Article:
New research published in Nature and undertaken in the MRC Metabolic Diseases Unit at the University of Cambridge, with collaborators at NGM Biopharmacueticals, the University of Glasgow and elsewhere, shows how metformin, the world’s most commonly prescribed anti-diabetic drug, works to reduce body weight.
Metformin has been used to treat Type 2 diabetes for over 60 years and can also prevent the onset of diabetes in those at risk, doing so by helping people to lose and keep off weight. However, the way that metformin reduces body weight has been a mystery. Cambridge scientists have discovered that metformin causes the cells of the intestine to make large amounts of a hormone, called GDF15, and secrete it into the bloodstream. The high blood levels of GDF15 are sensed by a highly specific area of the brain where they suppress hunger and reduce food intake. When GDF15 is blocked, metformin has no effect on body weight.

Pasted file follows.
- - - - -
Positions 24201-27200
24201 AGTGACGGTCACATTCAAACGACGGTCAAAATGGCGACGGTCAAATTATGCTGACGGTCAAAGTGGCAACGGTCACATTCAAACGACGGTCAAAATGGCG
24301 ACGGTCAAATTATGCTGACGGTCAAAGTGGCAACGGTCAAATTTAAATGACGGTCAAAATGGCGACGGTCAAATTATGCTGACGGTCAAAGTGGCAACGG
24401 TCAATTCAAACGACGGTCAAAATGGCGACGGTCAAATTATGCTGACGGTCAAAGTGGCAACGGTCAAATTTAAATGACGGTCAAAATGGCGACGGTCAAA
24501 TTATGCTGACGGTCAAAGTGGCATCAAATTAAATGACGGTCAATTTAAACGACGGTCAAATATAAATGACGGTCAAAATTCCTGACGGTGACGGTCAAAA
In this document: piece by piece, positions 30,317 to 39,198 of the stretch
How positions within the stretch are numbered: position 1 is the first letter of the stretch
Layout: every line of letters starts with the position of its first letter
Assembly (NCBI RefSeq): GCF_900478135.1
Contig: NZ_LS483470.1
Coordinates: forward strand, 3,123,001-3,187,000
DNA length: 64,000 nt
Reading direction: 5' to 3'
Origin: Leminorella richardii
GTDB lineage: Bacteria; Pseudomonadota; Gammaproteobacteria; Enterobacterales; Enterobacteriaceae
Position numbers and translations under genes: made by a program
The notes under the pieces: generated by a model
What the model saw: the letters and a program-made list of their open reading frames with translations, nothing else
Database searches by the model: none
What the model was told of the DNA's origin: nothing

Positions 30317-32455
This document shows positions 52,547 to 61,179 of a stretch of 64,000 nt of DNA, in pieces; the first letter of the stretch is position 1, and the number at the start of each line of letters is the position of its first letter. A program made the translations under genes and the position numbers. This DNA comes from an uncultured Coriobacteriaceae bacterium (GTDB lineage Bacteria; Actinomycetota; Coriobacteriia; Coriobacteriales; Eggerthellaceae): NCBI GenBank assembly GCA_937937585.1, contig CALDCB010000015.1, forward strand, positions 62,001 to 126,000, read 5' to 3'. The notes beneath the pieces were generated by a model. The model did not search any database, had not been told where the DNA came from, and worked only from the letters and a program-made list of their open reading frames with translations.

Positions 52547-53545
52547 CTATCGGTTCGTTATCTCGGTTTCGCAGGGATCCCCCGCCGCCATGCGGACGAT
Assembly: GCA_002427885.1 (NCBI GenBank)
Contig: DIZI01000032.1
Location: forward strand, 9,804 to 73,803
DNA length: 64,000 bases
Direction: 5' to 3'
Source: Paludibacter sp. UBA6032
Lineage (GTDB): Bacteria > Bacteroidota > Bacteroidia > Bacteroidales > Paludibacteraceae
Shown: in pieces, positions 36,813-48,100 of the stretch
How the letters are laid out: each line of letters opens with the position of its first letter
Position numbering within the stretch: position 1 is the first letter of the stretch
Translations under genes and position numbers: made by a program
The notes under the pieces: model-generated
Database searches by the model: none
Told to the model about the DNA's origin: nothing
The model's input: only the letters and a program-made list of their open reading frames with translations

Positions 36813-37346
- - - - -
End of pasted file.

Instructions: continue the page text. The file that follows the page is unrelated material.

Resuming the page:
Professor Stephen O’Rahilly a lead author on the study said
How metformin keeps body weight down has been a mystery. This work shows that all of this effect is down to GDF15 acting on a tiny number of cells in the brain
Dr Tony Coll, also a lead author said
We usually think that drugs have to pass through the intestine to have their effects in the body. In this case, though, the cells of the intestine themselves respond to the drug to create a hormonal signal which does the work
The findings are supported by an independent study from McMaster University published in Nature Metabolism and should stimulate research into the use of GDF15 itself as an anti-obesity agent.